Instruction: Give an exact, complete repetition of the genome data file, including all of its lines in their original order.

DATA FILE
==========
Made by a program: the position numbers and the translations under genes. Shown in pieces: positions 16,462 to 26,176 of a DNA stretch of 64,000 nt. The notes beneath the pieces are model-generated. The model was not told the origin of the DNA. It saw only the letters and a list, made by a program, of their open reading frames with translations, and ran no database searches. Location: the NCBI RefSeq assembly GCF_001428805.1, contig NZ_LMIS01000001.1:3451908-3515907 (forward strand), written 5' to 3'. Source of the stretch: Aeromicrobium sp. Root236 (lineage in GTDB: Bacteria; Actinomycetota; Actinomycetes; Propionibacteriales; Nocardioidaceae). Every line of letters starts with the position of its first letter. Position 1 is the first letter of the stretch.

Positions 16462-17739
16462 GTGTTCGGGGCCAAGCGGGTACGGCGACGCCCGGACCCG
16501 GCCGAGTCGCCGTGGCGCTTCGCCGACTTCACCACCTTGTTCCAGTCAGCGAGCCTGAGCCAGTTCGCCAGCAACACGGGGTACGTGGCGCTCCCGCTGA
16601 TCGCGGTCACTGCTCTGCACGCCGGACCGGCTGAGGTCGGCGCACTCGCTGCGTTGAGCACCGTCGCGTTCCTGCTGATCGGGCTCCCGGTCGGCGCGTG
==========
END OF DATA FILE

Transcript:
Made by a program: the position numbers and the translations under genes. Shown in pieces: positions 16,462 to 26,176 of a DNA stretch of 64,000 nt. The notes beneath the pieces are model-generated. The model was not told the origin of the DNA. It saw only the letters and a list, made by a program, of their open reading frames with translations, and ran no database searches. Location: the NCBI RefSeq assembly GCF_001428805.1, contig NZ_LMIS01000001.1:3451908-3515907 (forward strand), written 5' to 3'. Source of the stretch: Aeromicrobium sp. Root236 (lineage in GTDB: Bacteria; Actinomycetota; Actinomycetes; Propionibacteriales; Nocardioidaceae). Every line of letters starts with the position of its first letter. Position 1 is the first letter of the stretch.

Positions 16462-17739
16462 GTGTTCGGGGCCAAGCGGGTACGGCGACGCCCGGACCCG
16501 GCCGAGTCGCCGTGGCGCTTCGCCGACTTCACCACCTTGTTCCAGTCAGCGAGCCTGAGCCAGTTCGCCAGCAACACGGGGTACGTGGCGCTCCCGCTGA
16601 TCGCGGTCACTGCTCTGCACGCCGGACCGGCTGAGGTCGGCGCACTCGCTGCGTTGAGCACCGTCGCGTTCCTGCTGATCGGGCTCCCGGTCGGCGCGTG